I've noticed that CCP is promoting this year's Fanfest a lot more than usual. And it got me wondering. Are we seeing a marked decrease in the number of Fanfest tickets being sold? It would make sense, seeing as how we didn't have one last year in lieu of the World Tour. Not to mention the general sense of "blah" that has started creeping into the greater Eve community lately. DDOS attacks being only the latest in a long-line a reasons for that general sentiment.
I've written thousands of words about CCP Marketing over the years and it continues to dumbfound me. Skill point injectors, log-in events, free gifts, and so many other outreach programs are all tertiary marketing ploys built around a premise that remains unsound. These efforts would work, if only there was more foundational marketing being done around the single most important issue that Eve Online continues to grapple with - content.
Content is king. And no where is that truer than in New Eden. It has been proven so many times in the past almost two decades that I can't believe it isn't more obvious. Content drives subscriptions and nothing else does. Period. All of these secondary and tertiary marketing tools would be working if only the primary marketing was built around a solid base of exciting, new, unique, and challenging content. This is fundamental to the future growth of Eve Online. And it is something that CCP continues to drop the ball on.
In fact, based on evidence, it appears they don't even understand it. And that continues to be worrisome. But before I dive into that issue, let me be clear about what content means in this context. CCP always tells us that content is in the hands of the players. Players like myself. And this is true from a certain perspective. I log in every day and generate content. I plan and scheme and help my fellow pilots determine the kind of content we'll be generating that day. I do this every day and thousands of other players do as well. This is great. And it is important. However, every decision I and my fellow players make is driven by the kinds of content we have access to. And those decisions are made by our overlords, the janitors of New Eden, CCP. They are the content drivers.
In my area of Low Sec we're patiently waiting for updates to Faction Warfare. We have been patiently waiting for years now. And other areas of the game, such as Wormholes, Null Sec, War Decs, and others, have been waiting as well. Increasing the damage done by Heavy Missiles is a fix, it isn't content. Yes, I can now build Drake fleets (and we have) but these types of changes do not drive new content, they only re-contextualize existing content. Us players change what we are doing, but HAM Buffs don't bring in more players. It only changes what existing players are doing, often at the expense of something else.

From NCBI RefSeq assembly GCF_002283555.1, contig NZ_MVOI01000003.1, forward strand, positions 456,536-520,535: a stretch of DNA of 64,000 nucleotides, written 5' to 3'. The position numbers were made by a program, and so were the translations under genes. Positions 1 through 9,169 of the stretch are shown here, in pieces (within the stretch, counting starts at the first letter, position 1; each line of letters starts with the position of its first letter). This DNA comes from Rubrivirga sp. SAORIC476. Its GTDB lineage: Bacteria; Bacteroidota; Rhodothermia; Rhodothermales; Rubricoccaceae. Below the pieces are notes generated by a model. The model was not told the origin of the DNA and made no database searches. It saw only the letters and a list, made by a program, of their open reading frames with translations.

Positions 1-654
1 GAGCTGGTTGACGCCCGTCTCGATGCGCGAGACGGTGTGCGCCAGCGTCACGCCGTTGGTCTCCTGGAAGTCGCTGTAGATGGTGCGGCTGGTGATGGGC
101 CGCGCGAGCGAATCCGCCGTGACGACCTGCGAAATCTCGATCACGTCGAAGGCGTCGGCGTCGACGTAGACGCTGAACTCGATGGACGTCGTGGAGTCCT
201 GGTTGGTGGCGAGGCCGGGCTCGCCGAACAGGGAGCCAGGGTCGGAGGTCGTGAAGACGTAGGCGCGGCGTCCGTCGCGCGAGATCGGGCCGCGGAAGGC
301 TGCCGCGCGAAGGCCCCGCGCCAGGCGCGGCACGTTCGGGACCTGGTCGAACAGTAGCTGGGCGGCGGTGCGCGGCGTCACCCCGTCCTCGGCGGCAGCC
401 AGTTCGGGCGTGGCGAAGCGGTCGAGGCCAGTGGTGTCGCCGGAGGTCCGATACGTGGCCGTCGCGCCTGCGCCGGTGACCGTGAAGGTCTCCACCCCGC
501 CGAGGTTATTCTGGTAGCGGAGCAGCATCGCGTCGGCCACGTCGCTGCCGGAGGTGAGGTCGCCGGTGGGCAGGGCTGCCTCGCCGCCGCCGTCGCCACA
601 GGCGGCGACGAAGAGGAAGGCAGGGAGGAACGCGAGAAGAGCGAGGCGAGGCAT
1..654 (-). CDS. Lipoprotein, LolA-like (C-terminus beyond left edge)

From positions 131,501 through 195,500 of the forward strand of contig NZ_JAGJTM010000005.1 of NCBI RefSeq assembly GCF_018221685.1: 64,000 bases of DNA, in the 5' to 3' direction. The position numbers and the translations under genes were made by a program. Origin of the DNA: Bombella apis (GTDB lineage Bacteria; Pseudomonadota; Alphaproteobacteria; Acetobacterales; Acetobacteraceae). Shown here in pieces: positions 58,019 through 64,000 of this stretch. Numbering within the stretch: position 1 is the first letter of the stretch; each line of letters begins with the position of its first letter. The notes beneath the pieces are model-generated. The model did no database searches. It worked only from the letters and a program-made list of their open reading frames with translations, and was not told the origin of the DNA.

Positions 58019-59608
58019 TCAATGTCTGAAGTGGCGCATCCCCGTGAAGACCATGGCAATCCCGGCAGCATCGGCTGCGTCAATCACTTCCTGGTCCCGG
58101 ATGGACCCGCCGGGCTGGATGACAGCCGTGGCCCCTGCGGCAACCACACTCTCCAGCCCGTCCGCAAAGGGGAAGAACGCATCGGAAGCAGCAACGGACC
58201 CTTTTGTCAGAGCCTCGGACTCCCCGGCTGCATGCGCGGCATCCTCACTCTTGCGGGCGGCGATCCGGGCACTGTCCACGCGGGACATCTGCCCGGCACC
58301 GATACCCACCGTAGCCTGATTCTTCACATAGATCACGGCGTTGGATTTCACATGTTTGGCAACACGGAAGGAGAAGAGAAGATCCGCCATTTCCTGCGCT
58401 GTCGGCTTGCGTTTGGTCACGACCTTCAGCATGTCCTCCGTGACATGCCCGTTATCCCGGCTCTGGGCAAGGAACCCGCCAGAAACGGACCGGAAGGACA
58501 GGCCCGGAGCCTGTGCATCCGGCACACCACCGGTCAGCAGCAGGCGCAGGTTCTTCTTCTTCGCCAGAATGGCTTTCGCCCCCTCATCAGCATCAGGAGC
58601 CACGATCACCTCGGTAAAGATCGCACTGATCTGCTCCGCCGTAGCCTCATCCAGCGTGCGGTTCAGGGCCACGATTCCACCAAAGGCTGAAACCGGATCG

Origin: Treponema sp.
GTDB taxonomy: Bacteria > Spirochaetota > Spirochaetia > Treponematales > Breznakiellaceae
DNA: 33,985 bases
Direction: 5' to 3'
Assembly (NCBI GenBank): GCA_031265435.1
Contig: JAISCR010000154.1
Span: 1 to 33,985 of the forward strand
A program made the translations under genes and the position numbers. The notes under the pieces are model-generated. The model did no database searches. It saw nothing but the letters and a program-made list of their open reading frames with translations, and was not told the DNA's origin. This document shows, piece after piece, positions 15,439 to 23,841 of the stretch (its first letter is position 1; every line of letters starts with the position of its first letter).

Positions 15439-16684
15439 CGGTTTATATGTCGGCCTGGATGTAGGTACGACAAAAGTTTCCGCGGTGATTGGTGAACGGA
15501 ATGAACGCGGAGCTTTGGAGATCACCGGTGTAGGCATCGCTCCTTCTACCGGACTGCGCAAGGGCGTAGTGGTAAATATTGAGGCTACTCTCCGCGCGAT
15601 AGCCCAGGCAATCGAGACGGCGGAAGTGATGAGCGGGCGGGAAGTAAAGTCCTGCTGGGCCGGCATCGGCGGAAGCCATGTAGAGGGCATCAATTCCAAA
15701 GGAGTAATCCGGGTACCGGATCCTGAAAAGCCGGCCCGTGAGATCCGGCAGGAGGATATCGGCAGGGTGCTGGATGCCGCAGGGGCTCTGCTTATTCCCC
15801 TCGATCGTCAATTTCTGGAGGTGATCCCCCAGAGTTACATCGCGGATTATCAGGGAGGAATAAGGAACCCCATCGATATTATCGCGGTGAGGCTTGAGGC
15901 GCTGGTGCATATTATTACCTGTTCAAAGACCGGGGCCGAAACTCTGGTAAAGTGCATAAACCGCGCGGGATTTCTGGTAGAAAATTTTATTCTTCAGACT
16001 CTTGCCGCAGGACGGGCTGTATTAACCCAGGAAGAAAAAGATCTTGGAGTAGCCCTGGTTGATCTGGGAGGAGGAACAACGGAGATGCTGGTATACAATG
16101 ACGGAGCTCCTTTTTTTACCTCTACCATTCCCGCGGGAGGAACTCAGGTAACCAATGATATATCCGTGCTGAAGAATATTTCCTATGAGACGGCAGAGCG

Exciting NEW content is what brings in new players. Better systems, better Faction Warfare, new spaceships, new worlds, new conflict drivers. More exciting opportunities to engage with each other in different areas of space. New reasons to fight. To explode things. Time and time again we've seen this work and the subscription numbers increase. But, for a game that is almost two decades old now, the type of content needed is more bold, more radical, and more unique than ever before.
The extreme lack of such changes is what is worrisome to me. Are we in a maintenance cycle when it comes to development of Eve Online? If we are, then that is concerning. While I can continue to play the game until the bitter end, others will not. And more than likely the end won't be bitter at all, because it will just be slow crawl towards a cold, dark end.
As the Joker once said about Gotham city, Eve needs an enema. An injection, not of free skill-points, but of a radical new energy. Something to kick start the old girl into a new, exciting, challenging, and interesting direction. Something that puts the energy back into the players hands, that shakes up the fundamental foundations of New Eden. That excites potential new players and re-energizes the Veterans.
And then marketing would have something to talk about.
CCP once proved to us during the Summer of Incarna that they had lost touch with the most important thing about Eve - that it was game built in space not inside stations. Spaceships, and the people that fly them, are the single most important thing about Eve.
I say all of this out of love. I want Eve to succeed and be a vibrant, exciting, wonderful place to fly spaceships for another two decades.
We all do.